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Collaborative research isolates and purifies mouse heart stem cells

Lack of pHH3 in EGFP cardiacStem cells within the heart have proven to be an elusive and controversial population.  Now research scientists from Cornell’s College of Veterinary Medicine and collaborators from the University of Bonn have successfully isolated and purified mouse heart precursor cells (heart stem cells) from the developing heart, a key step in determining the specific processes that either maintain stemness or promote differentiation into vascular or cardiac fates. The demonstration that cardiovascular precursors expand and differentiate to all three heart cell types (cardiac, endothelial, and smooth muscle cells) follows recent advances by several groups who demonstrated that cardiac differentiation from embryonic stem cells occurs through the formation of a heart stem cell with the capacity to differentiate into the major cardiovascular lineages.

A team lead by Michael I, Kotlikoff, Austin O. Hooey dean of veterinary medicine, and Yvonne Tallini, research scientist with the Department of Biomedical Sciences, and their colleagues led by Bernd Fleischmann, Institute of Physiology at the University of Bonn, demonstrated the ability to isolate, purify, and expand cardiac precursor cells from developing hearts by labeling cardiac progenitors with green fluorescent protein.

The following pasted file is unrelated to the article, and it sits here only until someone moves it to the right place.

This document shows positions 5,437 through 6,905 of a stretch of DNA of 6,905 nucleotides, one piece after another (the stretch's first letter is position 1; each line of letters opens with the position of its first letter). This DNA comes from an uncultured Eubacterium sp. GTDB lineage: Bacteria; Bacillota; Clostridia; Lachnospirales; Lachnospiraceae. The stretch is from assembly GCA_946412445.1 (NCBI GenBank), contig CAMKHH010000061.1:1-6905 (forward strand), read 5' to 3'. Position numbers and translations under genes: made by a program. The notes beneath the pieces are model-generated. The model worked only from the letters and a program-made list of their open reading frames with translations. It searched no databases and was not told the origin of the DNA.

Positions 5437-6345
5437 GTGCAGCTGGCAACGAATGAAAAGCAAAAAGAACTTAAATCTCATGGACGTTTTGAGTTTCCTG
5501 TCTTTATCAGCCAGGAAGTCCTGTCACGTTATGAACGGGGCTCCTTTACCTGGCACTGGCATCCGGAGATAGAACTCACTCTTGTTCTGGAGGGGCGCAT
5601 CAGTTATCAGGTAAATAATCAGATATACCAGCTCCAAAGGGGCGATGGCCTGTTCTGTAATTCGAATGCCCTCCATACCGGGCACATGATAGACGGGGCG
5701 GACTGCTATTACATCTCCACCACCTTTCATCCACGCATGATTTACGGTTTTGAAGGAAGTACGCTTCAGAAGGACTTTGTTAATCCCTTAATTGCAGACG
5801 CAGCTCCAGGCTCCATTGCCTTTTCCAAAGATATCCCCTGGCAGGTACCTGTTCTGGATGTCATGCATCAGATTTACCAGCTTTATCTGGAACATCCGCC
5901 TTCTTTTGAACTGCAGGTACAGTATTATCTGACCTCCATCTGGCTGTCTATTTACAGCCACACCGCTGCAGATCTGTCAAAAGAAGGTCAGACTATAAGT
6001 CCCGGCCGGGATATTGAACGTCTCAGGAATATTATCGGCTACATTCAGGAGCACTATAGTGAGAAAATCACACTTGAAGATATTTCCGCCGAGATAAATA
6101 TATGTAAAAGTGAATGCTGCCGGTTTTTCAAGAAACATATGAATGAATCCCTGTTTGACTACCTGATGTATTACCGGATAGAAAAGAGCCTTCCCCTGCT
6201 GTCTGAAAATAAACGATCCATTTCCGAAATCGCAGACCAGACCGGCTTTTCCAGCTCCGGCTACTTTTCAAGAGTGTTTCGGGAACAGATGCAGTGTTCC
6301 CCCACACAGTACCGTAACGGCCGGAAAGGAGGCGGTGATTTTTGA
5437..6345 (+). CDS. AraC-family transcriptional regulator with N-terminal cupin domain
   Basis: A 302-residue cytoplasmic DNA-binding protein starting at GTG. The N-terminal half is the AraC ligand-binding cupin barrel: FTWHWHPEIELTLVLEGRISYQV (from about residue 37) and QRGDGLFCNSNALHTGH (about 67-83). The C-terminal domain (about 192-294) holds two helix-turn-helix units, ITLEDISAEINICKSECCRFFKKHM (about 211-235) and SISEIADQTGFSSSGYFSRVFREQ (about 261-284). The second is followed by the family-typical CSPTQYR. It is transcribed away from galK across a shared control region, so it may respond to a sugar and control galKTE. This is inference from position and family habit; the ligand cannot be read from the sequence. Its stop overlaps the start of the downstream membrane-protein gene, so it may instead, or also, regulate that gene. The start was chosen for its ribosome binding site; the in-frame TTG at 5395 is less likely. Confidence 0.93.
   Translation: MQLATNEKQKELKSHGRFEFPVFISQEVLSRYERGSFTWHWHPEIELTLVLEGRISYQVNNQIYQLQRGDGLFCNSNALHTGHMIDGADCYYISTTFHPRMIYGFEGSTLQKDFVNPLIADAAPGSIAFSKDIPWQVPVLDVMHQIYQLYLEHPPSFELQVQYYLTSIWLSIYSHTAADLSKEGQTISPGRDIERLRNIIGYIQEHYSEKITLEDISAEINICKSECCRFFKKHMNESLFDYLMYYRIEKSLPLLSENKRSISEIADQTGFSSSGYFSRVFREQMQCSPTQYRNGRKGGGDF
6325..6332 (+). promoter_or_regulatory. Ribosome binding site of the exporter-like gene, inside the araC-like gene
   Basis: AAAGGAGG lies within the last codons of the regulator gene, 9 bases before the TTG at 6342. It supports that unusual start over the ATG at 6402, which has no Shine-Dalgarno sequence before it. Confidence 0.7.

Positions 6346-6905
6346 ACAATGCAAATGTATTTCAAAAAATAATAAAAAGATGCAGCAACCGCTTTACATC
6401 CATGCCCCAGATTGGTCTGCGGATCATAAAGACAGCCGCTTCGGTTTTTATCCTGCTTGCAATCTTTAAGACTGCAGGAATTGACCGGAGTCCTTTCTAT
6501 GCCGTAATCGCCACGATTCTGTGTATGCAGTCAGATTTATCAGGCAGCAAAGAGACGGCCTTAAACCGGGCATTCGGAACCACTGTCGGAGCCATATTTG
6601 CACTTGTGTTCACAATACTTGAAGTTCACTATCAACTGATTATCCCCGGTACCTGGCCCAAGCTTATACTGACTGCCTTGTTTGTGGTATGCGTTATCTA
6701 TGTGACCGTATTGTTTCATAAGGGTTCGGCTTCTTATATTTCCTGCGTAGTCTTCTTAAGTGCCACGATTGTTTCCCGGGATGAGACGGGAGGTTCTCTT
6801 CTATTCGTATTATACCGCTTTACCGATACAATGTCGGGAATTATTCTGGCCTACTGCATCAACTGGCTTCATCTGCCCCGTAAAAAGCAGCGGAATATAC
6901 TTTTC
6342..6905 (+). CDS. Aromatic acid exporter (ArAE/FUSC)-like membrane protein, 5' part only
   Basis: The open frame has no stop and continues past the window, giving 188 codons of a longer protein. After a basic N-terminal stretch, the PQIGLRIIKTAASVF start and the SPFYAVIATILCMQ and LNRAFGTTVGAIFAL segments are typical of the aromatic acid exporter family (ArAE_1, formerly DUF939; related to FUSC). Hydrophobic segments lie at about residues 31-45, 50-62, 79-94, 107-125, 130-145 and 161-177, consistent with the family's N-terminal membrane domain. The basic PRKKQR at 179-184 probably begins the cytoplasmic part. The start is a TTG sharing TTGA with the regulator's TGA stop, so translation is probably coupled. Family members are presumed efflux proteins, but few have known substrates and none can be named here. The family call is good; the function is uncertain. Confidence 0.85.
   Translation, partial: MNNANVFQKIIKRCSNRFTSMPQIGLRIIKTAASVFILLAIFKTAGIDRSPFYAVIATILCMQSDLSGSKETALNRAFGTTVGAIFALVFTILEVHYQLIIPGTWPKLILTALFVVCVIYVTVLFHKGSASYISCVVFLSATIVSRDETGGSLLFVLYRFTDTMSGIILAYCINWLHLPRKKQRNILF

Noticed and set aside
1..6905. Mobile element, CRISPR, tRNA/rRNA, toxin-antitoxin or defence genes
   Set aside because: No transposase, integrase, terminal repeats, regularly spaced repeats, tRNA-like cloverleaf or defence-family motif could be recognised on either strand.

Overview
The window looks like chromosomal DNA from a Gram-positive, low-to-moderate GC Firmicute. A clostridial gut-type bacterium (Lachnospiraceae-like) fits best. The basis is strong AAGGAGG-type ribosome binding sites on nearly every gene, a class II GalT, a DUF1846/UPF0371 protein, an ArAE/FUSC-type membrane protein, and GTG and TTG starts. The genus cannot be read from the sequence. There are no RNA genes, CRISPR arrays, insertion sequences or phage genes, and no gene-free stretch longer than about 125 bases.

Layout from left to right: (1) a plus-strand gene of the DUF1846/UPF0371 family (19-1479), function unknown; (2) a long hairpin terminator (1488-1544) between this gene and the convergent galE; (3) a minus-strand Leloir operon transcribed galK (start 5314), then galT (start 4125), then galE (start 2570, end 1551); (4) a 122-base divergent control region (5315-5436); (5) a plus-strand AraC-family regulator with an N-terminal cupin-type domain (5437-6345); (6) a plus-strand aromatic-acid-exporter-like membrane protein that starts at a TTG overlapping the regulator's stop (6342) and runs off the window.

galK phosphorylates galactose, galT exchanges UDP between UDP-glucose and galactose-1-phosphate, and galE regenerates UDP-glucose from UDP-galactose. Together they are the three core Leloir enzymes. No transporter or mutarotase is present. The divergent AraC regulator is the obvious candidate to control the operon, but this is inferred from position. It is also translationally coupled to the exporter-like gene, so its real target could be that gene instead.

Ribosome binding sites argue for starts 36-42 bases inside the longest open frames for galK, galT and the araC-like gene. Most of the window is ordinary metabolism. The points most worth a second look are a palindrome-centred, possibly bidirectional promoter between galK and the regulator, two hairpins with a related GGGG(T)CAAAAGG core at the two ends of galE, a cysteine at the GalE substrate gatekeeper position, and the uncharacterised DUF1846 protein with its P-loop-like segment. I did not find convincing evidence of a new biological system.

“The existence of cardiac stem cells and the ability of adult stem cells to form new heart muscle has been the subject of much scientific disagreement, as there are so few of these cells in the adult heart,” said Kotlikoff. “We have established a simple method to purify these cells from hearts still in a late stage of development, and show that they have all the attributes of heart stem cells, in that they are capable of differentiating into all of the cell types that make up the adult heart.  We now have a way to identify these cells within the heart and to isolate and study the factors that control their fate.” 
The research, reported in the current issue of the Proceedings of the National Academy of Science, also reports that following cardiac injury, cells that express the marker of cardiovascular precursors are recruited to form vessels within dead heart tissue, but that these cells do not form new heart muscle cells.  However, differentiated heart cells surrounding this area of dead tissue express the stem cell marker at low levels, suggesting that injury triggers the re-expression of genes that characterize cardiovascular precursor cells, but does not lead to the generation of new heart cells.